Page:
There are 3 graphs that we find absolutely vital for turning rows and rows of energy data into actionable energy intelligence. They are:
1. A budget forecast. Whenever you’re involved in a commodity business, you have to make sure your data are live and responsive to markets shifts. Energy managers and finance professionals find immediate insights when they interact with budget forecasts that have been informed by real market data inputs.
Quick explanation of this budget forecast graph: The Budget graph shows actual realized costs for past months as well as a forecast of costs over the next 3 years. The dotted lines on the main bar graph depict the historical high and low costs for the forecasted period. The bar graph to the right shows the total expected, high and low costs for the entire period. This information has been informed by an expert view on the variability of something nobody controls: market prices!
2. Trend review. It may be true that looking in the rear view mirror seems like a very static view of energy costs (especially when we’ve just advocated getting a forward view). But a trend review places your current options in a solid context based on historical prices.
Quick explanation of this trend graph: The Cost Trend graph shows how total contract costs have moved over time based on changes in power markets, major usage changes (i.e. a significant change in capacity obligation, for example) or changes in other market prices. This information gives you a context for a decision at a given point-in-time. How do today’s prices compare to historical rates? What’s the impact of those changes?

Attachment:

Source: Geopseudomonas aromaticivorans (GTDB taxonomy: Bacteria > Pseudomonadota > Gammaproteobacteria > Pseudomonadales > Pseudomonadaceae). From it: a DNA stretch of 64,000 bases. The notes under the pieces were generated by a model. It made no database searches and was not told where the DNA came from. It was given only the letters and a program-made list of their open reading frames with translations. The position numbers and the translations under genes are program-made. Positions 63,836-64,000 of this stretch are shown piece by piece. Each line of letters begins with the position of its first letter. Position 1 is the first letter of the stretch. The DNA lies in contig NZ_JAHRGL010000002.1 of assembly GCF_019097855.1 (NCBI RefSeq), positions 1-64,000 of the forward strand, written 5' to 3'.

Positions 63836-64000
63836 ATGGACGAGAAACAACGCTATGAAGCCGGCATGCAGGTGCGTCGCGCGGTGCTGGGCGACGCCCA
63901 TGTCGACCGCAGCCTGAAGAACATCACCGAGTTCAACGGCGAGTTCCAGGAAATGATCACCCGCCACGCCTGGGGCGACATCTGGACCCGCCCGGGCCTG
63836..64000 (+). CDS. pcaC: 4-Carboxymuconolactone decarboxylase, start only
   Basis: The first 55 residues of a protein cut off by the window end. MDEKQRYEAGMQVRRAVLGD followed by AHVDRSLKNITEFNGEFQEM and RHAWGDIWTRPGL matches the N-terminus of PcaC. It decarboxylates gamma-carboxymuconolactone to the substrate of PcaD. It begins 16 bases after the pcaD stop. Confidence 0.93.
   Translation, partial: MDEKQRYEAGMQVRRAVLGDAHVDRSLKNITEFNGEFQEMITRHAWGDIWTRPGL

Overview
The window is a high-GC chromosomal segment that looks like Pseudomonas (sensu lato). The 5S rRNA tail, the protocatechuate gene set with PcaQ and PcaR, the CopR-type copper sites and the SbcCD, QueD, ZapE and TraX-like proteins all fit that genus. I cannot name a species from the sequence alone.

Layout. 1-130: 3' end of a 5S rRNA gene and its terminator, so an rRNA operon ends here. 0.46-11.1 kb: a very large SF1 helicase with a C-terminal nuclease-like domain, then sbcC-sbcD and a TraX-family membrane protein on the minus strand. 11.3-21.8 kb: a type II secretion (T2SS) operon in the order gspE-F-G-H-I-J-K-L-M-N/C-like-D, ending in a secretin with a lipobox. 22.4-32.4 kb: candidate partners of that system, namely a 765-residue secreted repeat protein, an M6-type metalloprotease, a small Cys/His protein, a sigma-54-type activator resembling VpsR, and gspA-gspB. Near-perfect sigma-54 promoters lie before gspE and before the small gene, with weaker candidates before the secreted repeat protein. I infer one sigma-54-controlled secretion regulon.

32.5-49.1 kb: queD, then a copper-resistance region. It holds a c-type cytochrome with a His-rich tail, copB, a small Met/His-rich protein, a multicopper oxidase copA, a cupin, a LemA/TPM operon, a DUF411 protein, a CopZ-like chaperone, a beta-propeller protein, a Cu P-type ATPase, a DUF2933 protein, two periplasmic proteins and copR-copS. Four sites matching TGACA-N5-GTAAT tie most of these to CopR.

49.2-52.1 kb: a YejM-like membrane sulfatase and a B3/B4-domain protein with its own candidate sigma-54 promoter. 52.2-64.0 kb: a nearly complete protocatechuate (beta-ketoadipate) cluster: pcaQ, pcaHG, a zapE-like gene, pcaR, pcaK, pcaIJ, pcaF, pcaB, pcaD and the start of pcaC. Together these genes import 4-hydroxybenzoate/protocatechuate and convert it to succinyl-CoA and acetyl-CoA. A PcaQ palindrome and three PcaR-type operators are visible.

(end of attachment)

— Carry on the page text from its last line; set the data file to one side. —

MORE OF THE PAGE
3. Performance tracking. Compare your contract performance to a relevant benchmark. Again, for context and for metrics. Reviewing performance allows for strategy review and adjustment going forward.
Quick explanation of this benchmarking graph: Here’s a picture of how your contracts are performing vs. the utility default rate. The so-called default rate is the name for what you would have paid the utility if you had not opted to use a third party supplier. In some markets, this is known as the “price-to-compare”. Note that this isn’t the only useful benchmark that a well-armed energy manager can use to gauge performance.
Bottom line for businesses: With the right information, you can control your energy costs, lower your costs and improve business and purchasing outcomes.